The Pound to Australian Dollar (GBP/AUD) exchange rate headed higher on today’s forex trade. This came as the Pound was supported by GDP data from the UK.
Against many of its counterpart currencies today, the Pound has been steadily rising. That is with the final fourth-quarter GDP reading from the UK revised higher to 1.3%.
The GBP/AUD pair was trading at around AU$1.810 with the AUD holding on to modest gains against the US Dollar.
A slight recovery at the end of last year confirmed the UK avoided a double-dip recession and pushed Sterling higher.
As a whole over 2020, the UK economy shrank by 9.8%, slightly lower than the initial figure of 9.9%. This was based on data from the Office of National Statistics (ONS).
Sterling continues to find comfort as the UK eases lockdowns. Investors were getting more optimistic over the UK’s economic recovery in the coming months, with April 12th fast approaching.
Dollar Down, Trend Points Up as U.S. Economy Recovers
Meanwhile, the dollar handed back some gains in early European forex trading on Wednesday. Bond yields edged off highs but remained in demand. This was because fiscal stimulus and an aggressive vaccine rollout were seen prompting a strong U.S. economic recovery.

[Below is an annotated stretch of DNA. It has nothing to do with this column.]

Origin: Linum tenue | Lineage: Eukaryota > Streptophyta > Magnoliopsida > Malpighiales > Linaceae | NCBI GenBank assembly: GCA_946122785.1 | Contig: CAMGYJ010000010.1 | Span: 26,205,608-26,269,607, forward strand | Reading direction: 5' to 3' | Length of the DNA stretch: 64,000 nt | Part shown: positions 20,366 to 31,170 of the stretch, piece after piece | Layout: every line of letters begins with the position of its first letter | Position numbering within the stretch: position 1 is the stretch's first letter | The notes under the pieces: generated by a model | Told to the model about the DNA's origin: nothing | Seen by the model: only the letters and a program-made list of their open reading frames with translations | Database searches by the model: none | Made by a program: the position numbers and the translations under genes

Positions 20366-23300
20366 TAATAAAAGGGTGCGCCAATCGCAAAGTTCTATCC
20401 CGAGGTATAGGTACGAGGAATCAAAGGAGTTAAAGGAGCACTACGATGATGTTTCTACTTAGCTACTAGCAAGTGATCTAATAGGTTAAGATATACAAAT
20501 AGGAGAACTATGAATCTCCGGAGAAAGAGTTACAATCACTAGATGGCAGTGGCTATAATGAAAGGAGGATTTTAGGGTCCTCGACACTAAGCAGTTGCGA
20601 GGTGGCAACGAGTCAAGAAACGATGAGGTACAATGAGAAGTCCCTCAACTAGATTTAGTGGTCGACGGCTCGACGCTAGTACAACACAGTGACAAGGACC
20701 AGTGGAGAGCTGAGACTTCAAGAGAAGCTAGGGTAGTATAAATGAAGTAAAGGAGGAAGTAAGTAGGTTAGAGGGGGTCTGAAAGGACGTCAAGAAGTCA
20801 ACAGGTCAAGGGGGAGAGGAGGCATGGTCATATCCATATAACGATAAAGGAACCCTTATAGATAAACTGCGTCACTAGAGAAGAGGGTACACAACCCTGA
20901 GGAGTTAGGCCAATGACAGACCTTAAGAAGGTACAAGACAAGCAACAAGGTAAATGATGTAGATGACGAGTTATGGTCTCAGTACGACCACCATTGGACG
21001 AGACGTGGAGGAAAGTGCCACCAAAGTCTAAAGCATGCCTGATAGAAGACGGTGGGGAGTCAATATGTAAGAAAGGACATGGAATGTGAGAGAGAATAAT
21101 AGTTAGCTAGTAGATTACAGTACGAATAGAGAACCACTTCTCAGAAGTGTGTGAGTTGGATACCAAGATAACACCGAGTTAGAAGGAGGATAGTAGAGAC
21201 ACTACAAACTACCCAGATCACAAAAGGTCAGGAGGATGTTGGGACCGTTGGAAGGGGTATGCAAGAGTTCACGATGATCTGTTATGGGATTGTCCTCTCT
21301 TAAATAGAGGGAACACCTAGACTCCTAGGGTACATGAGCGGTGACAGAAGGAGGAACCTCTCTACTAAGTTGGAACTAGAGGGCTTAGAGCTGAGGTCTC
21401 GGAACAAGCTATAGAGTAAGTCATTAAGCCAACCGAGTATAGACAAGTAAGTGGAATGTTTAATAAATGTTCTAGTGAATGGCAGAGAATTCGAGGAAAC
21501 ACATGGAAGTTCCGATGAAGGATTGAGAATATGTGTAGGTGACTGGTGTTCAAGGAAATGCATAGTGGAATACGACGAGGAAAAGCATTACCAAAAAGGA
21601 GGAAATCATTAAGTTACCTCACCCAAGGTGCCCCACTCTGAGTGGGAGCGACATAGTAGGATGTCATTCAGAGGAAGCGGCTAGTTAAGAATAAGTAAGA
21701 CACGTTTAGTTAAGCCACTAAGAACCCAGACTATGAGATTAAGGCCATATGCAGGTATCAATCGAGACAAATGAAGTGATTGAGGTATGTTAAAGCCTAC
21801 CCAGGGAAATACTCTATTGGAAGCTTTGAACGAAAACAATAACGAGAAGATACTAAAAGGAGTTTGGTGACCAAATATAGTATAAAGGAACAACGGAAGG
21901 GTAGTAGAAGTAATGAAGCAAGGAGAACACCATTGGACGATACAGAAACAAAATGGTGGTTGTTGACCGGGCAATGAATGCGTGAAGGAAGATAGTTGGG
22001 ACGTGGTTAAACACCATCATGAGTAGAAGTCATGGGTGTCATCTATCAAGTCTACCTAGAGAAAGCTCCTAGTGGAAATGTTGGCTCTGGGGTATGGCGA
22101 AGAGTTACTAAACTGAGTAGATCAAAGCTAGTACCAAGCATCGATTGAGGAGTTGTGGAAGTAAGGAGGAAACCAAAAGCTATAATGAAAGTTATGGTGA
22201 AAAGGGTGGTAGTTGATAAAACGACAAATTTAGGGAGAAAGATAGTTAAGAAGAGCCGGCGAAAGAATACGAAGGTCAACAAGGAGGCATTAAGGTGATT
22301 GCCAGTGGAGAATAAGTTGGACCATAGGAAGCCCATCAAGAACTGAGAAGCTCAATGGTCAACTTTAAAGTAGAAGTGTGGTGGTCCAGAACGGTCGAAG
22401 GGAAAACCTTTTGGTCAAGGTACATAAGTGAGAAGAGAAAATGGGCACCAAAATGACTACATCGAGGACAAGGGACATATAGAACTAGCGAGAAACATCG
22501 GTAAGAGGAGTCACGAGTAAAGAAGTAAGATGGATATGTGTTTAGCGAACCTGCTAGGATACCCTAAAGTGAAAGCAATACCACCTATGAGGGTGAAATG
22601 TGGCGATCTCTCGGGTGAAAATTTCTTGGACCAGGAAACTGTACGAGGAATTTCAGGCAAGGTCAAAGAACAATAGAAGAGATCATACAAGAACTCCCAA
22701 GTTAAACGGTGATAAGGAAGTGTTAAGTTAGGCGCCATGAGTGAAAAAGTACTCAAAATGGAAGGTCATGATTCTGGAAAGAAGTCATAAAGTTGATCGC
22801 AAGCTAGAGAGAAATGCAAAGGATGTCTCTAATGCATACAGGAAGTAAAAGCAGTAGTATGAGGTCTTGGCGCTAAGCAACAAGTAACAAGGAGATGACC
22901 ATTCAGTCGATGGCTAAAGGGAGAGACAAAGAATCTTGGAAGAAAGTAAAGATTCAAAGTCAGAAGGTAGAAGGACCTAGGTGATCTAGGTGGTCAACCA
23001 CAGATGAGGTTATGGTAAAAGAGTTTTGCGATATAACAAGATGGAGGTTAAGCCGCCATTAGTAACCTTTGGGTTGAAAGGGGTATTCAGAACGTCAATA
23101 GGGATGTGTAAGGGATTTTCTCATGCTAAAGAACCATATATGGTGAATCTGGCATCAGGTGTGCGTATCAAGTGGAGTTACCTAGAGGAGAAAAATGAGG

The US Dollar Index was down 0.1% at 93.240 at 3:15 AM ET (0815 GMT). The index earlier touched a new 4-month high at 93.472.
The USD/JPY pair added 0.4% at 110.74 and EUR/USD gained 0.1% to 1.1726. GBP/USD rose 0.1% at 1.3746 after U.K. GDP edged up by 1.3% between October and December last year. This was based on the previous three-month period and compared with an earlier estimate of 1.0% growth.
Moreover, the risk-sensitive AUD/USD climbed 0.2% to 0.7610.
The lowering of the greenback comes as U.S. yields grappled to hold onto the new highs. The benchmark 10-year Treasury yield hovered just above 1.72% having traded above 1.78% on Tuesday.
This slip in yields, though, is likely to be just a period of profit-taking. That is while data continued to point to underlying strength in the U.S. economy.
Furthermore, USD/CNY lost 0.2% to 6.5577. The decline followed after China’s manufacturing Purchasing Managers’ Index for March came in at 51.9, which was higher than February’s 50.6.
At 56.6, the non-manufacturing PMI surpassed its February reading of 51.4.
The Caixin manufacturing and services PMIs are due later in the week.